When it was released in 2009, Sherlock Holmes was a bit of a run away success. Robert Downey Jr. and Jude Law, as the titular character and his sidekick Doctor Watson, respectively, formed an action/comedy duo that was both physically imposing and hilarious. Guy Ritchie crafted a movie that plays as if we’re watching what The World’s Greatest Detective’s adventures would have been like in real life had he really existed. The Holmes he and Downey created is rougher around the edges and grittier than previous interpretations.
Was their version of Mr. Holmes accurate and faithful to the original stories? Considering the amount of dedicated fans, there are sure to be many different ideas over what constitutes a proper depiction of Sherlock Holmes. In evaluating the movie’s choices, it’s best to use only the canon created by Sir Arthur Conan Doyle as an objective standard, not just elements that are personally favored, but were added later. This is not to decide if the movie portrayal is one that we personally like, but one that is authentic and respectful.
In A Study in Scarlet, the first Holmes novel published in 1887, Watson describes Holmes as being “rather over six feet” tall and “so excessively lean that he seemed to be considerably taller.” Robert Downey Jr.’s height is listed as 5′ 8½” (1.74 m), so right away we run into a problem. Another quote from The Hound of the Baskervilles (1902) says that Holmes has a “cat-like love of personal cleanliness,” which definitely goes against the unkempt, messy haired, scruffy faced detective from the film. However, also from Scarlet, Holmes conducts an experiment in which he pricks his finger and dresses it with a small piece of plaster. Watson says his hands are “all mottled over with similar pieces of plaster, and discoloured with strong acids.” So perhaps the movie’s Holmes is closer than originally thought.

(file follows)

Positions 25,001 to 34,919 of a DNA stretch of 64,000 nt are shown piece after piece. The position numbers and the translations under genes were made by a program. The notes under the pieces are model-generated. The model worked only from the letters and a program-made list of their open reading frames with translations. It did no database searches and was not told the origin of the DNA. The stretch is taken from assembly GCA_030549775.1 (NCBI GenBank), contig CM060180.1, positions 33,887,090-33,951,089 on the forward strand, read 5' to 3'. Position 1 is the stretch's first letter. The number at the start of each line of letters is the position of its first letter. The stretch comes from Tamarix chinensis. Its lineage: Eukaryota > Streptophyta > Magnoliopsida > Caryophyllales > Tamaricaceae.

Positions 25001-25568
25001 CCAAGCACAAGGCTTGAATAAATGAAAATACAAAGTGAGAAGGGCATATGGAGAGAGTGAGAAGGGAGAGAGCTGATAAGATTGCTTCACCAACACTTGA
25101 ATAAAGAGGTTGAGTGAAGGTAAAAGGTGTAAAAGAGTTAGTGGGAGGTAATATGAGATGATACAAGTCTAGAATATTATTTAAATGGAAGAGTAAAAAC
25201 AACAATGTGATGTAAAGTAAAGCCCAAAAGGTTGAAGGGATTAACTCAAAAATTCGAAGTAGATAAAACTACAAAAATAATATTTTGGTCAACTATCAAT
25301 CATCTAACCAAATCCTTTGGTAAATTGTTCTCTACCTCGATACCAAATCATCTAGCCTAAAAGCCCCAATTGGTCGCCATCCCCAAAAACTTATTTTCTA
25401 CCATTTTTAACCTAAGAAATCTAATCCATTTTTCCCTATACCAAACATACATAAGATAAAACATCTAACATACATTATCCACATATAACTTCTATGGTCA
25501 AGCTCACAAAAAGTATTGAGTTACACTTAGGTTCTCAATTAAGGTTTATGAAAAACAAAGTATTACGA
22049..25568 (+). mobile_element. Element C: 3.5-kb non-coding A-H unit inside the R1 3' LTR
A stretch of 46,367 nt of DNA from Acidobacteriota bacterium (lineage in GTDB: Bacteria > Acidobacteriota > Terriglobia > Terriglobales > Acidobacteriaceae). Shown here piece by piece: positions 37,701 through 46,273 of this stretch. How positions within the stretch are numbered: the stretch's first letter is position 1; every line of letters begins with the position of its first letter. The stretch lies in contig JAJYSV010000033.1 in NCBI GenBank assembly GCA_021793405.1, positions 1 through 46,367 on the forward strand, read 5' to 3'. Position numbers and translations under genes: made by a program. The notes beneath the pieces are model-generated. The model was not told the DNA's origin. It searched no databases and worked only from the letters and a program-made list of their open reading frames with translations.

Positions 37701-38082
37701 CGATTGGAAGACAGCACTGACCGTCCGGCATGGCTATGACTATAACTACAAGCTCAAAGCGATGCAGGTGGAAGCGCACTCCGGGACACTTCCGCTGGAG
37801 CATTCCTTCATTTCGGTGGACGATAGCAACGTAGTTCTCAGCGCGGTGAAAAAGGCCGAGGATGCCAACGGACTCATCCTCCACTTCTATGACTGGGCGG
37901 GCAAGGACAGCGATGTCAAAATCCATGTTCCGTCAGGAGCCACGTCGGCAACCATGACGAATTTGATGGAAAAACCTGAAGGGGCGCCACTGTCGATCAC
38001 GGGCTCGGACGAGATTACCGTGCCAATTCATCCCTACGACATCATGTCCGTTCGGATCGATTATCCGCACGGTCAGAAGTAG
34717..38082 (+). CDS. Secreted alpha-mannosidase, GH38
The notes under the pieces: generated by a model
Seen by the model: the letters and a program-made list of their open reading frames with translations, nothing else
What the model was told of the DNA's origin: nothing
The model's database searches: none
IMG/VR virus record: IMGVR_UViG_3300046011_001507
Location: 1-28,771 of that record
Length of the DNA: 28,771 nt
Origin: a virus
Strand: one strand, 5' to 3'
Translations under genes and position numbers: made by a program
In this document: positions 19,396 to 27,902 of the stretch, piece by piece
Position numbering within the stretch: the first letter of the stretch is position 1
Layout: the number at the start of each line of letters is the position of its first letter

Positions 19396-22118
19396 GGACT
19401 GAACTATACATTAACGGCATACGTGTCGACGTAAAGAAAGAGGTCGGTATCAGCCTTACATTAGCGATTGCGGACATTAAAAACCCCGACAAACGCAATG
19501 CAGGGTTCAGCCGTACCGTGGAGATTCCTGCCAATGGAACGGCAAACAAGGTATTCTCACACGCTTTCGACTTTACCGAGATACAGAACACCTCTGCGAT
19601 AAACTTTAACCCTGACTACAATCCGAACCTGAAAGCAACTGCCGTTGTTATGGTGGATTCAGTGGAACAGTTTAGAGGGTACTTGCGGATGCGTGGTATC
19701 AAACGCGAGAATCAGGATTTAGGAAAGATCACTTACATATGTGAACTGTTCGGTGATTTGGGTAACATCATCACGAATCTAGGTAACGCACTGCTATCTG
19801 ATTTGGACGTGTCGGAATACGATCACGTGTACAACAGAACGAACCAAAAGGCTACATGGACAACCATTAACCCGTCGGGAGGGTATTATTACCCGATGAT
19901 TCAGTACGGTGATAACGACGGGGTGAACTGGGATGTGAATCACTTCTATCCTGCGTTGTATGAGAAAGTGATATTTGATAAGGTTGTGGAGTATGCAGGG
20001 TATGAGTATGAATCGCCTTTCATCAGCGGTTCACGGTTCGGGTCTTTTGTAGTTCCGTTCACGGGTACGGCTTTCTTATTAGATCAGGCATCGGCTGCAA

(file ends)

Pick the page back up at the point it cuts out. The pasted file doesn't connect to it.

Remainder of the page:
Grade: C Minus
Without question, the film’s Sherlock has every bit of deductive prowess as his literary counterpart. Consider the scene from the movie in which Holmes and Watson determine facts about the owner of a pocket watch by observing details like scratches and tiny pawn broker’s labels. The dialogue and conclusions are lifted almost verbatim from the first chapter of The Sign of the Four, the crucial difference being that, in the book, Holmes deduces those facts about Watson’s brother, not a red-headed midget.
Some people less familiar with the original stories were surprised by the scenes in which Holmes uses martial arts techniques and also by his propensity to engage in bare knuckle boxing. In another scene in The Sign of the Four, Holmes runs into McMurdo, a boxer, and he reminds him that they’ve met before: